and sustainable relationship. To succeed, it is
essential to identify app marketing benchmarks
and continually enhance the engagement with
consumers. Utilities face their biggest challenge
in this phase in terms of devising mechanisms
to prevent the delete syndrome. Utilities must
continuously manage customer engagements
and evolve features and functionality to remain
relevant in a space where the frequency of
usage of a utilities mobile app is low compared
with other aps. It thus becomes very important
to make every touch point as meaningful and
as value-adding as possible to avoid the delete
syndrome (see Figure 12).

cognizant 20-20 insights

Looking Ahead
Technology capabilities are impacting utility
customer service by creating a differentiation in
user experience. As a starting point, the mobile
app UX provides a transition from multiple touch
points between customers and the utility to
a convenient single window solution at users
fingertips. In addition, there is a wider scope
of mobility applications in the utility customer
self-service channel as digital and industry
boundaries become seamless and smartphones

Utilities must continuously manage


customer engagements and evolve
features and functionality to remain
relevant in a space where the frequency
of usage of a utilities mobile app
is low compared with other aps.
become the digital link. Utilities are exploring
the mobile channel for engaging consumers with
energy efficiency initiatives through gamification
and other advanced engagement principles.
By leveraging the power of social, mobile,
analytics and cloud solutions (known as the SMAC
Stack), utility companies can develop an Internet
of Things ecosystem where consumers can use
mobile apps not only to manage their smart
home devices but also to engage with the utility
seamlessly, through a window of their choice.

Footnotes
1

https://www.ericsson.com/mobility-report

https://www.thinkwithgoogle.com/research-studies/the-new-multi-screen-world-study.html

http://www.jdpower.com/press-releases/2016-utility-website-evaluation-study

https://play.google.com/store?hl=en.

https://itunes.apple.com/

http://www.cognizant.com/InsightsWhitepapers/Mobile-Center-of-Excellence-An-Enterprise-Playbook.pdf

https://www.cognizant.com/application-services/oracle-solutions/oracle-edge-solutions/oracle-utilities

https://www.cognizant.com/InsightsWhitepapers/Cognizant_Survey_Report_7_20.pdf

Pike Research Survey, Social Media in the Utility Industry Consumer Survey.

10

https://www.cognizant.com/InsightsWhitepapers/Cognizant_Survey_Report_7_20.pdf

About the Authors


Sayan Ghosh is a Consulting Manager within Cognizant Business Consultings Energy and Utilities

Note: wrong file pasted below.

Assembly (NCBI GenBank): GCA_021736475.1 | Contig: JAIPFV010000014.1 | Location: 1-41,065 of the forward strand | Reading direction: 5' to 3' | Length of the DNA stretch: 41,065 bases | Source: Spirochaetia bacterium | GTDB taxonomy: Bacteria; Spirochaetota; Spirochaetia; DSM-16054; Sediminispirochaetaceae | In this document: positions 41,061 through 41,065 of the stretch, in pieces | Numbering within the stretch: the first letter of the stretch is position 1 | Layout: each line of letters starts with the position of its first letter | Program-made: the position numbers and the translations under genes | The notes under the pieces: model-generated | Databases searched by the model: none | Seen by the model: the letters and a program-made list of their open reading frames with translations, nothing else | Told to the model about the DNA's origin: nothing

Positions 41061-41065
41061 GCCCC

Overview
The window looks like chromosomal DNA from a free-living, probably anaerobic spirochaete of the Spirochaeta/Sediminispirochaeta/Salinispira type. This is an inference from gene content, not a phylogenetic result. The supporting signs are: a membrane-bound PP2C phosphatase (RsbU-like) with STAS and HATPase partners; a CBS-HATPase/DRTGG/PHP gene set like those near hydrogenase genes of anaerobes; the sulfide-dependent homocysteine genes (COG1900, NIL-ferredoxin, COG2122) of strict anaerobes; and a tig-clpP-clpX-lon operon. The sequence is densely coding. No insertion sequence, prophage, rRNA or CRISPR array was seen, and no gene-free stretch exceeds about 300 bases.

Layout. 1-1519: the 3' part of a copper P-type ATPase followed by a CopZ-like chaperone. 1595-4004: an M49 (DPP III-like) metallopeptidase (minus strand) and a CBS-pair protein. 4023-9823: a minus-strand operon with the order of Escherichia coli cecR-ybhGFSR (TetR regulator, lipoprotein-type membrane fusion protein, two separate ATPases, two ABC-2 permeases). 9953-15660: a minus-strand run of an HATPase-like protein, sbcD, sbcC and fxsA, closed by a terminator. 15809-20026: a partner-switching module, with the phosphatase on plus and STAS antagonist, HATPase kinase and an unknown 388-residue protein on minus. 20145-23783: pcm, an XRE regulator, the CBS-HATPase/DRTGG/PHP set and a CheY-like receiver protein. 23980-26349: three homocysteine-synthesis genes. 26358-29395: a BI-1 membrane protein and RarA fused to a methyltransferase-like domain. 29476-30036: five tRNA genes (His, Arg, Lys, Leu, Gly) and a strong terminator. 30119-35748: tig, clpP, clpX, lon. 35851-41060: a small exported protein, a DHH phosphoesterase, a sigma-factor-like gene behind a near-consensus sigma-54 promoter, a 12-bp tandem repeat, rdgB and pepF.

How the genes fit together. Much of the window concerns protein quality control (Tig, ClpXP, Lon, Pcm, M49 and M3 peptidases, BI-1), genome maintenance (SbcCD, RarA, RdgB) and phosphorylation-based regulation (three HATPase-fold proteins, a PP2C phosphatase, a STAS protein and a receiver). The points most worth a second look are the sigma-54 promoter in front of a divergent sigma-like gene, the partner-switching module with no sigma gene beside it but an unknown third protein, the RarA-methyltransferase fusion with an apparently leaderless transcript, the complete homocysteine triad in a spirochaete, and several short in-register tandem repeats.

Practice. He has over 11 years of consulting experience advising utility companies across the U.S. and
UK in areas focused on customer experience, smart metering, billing and digital transformation. Sayan
has an MBA in operations from SP Jain Institute of Management & Research, Mumbai, and a degree in
computer science engineering. He can be reached at Sayan.Ghosh@cognizant.com.
Arindam Mandal is a Senior Consultant within Cognizant Business Consultings Energy and Utilities
Practice. He has over seven years of consulting experience in the energy and utilities domain in the
areas of digital transformation, business roadmap planning, developing product strategies, driving
business change and business process transformations. Arindam has an MBA in strategy and operations
from Indian Institute of Management (IIM), Kozhikode, and an engineering degree in electrical engineering. He can be reached at Arindam.Mandal@cognizant.com.
Debroop Sengupta is a Senior Consultant within Cognizant Business Consultings Energy and Utilities
Practice. He has over seven years of experience in strategy and transformation projects across domains
including business strategy, process optimization, performance improvement, strategy for market entry,
customer experience and digital transformation. Debroop received an MBA from XLRI, Jamshedpur,
with a major in operations, marketing and strategy and a bachelors degree in mechanical engineering.
He can be reached at Debroop.Sengupta@cognizant.com.

About Cognizant
Cognizant (NASDAQ: CTSH) is a leading provider of information technology, consulting, and business
process services, dedicated to helping the worlds leading companies build stronger businesses. Headquartered in Teaneck, New Jersey (U.S.), Cognizant combines a passion for client satisfaction, technology innovation, deep industry and business process expertise, and a global, collaborative workforce that
embodies the future of work. With over 100 development and delivery centers worldwide and approximately 244,300 employees as of June 30, 2016, Cognizant is a member of the NASDAQ-100, the S&P
500, the Forbes Global 2000, and the Fortune 500 and is ranked among the top performing and fastest
growing companies in the world. Visit us online at www.cognizant.com or follow us on Twitter: Cognizant.